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Ring Cameras - Don’t work with AUS Broadband Speeds


#21

Older fellas like me who pre-date DOS. :stuck_out_tongue_winking_eye:


#22

It wouldn’t be usable here with NBN, since NBN satellite barely gets 1Mbps upload sometimes, and there is the issue of the ~650ms ping time to add to every item you are trying to upload.


#23

A sad bit is the problems with satellite service are not unknown or new. I first encountered them in the 1980’s in the USA where globally remote users were trying to use US sited supercomputers via satellite. Even the comparatively rudimentary graphics of those days was near impossible because of the inconsistencies and ping times. They reverted to batch work with the output files transferred (slowly!) for their local post processing. Interactive? No way!

But take a pollie with a partisan agenda and no clue accompanied by a stone head and satellite seems a perfect answer to delivering on a 3-word slogan type policy. And here you and your remote mates are…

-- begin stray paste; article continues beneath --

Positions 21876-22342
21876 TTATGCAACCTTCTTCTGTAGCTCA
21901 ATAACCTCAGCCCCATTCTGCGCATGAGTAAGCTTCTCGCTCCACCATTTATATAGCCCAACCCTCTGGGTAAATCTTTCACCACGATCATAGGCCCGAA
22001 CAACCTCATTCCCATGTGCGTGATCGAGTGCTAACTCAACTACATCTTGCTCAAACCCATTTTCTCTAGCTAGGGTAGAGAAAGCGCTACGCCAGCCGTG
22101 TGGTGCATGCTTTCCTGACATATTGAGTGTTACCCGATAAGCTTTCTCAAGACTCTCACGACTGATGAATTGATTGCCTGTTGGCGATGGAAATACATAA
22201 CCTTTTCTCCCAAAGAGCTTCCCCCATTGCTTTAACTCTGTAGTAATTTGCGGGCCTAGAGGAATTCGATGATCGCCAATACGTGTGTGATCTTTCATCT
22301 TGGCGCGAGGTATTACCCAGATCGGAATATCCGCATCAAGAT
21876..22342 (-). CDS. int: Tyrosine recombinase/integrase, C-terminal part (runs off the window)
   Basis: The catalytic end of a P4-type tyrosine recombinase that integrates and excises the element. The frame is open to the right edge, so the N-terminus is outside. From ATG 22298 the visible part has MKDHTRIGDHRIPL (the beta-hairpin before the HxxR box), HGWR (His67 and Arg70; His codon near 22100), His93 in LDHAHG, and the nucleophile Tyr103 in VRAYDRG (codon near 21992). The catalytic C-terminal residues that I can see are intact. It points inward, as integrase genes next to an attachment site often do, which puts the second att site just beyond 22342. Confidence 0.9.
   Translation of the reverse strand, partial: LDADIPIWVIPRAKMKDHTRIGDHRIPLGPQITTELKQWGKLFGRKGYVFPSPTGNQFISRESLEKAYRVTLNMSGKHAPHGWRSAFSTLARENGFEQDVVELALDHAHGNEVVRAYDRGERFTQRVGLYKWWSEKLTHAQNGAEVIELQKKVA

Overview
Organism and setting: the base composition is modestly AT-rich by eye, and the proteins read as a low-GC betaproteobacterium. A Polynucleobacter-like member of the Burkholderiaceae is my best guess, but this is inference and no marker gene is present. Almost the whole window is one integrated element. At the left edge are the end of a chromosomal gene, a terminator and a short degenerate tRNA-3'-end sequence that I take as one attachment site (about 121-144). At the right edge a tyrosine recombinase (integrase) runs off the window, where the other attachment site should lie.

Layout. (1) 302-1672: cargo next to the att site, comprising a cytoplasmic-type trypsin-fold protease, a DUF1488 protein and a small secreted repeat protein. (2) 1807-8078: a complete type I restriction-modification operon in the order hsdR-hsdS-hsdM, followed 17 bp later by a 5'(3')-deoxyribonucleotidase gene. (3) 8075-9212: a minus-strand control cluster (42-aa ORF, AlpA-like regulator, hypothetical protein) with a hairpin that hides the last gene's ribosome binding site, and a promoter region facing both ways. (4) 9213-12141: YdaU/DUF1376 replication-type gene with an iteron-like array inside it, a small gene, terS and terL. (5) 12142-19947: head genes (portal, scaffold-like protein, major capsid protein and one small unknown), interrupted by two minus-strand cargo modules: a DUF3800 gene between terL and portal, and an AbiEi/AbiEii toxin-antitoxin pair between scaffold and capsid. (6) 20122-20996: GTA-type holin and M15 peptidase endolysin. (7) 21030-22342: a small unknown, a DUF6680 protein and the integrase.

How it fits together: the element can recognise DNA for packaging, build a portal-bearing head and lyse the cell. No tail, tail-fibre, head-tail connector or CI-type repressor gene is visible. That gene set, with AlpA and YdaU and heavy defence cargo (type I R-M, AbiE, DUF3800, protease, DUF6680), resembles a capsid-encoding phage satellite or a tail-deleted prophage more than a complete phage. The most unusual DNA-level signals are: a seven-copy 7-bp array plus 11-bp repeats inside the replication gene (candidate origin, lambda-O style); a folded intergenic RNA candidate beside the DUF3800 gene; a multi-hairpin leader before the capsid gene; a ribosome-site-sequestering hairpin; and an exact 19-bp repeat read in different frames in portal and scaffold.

#24

Had the same with an ISP - had the gall to ask me where I saw something written, because ‘it isn’t there now’’. TIO were most impressed with their claims and with my copies of their original terms and conditions :slight_smile:

criminals know that as well of course, and can ‘create’ ‘outages’ :wink:

I’ve run across a few - ispy looks like it is still around - can’t vouch for any of them as such. I use Ubiquiti cameras and their free recording solution on Linux …

I agree with whats been said above - seems like it should be fairly easy to establish these units are not suitable for the average connection …


#25

I agree with you. Unless there was a notice on the outside of the box specifying minimum upload speeds, you should return the product to the retailer for a refund.

This is similar to an issue that arose in the mid-90s with computer games. Players were buying games, taking them home and finding that their PC was not powerful enough. They would return to the store, and be told that since they had opened the box they couldn’t get a refund - they may have just copied the game to another CD. End result? Computer games sold in Australia have on the outside of the packaging both the ‘minimum’ spec and a ‘recommended’ spec.

What you have bought is not ‘fit for purpose’, and if that was unclear from the packaging then you are entitled to a refund. The fact is that it was sold as a consumer device, and as an effective ‘plug and play’ security solution. (Yes, I know that Universal Plug and Play is horridly insecure.)

Seriously, ‘Windoze’? Please don’t let this descend into one of those ‘Crapple’ vs. ‘Windoze’ vs. whatever flavour of Linux or BSD people happen to be in love with today.


#26

Heh sorry was tongue in cheek.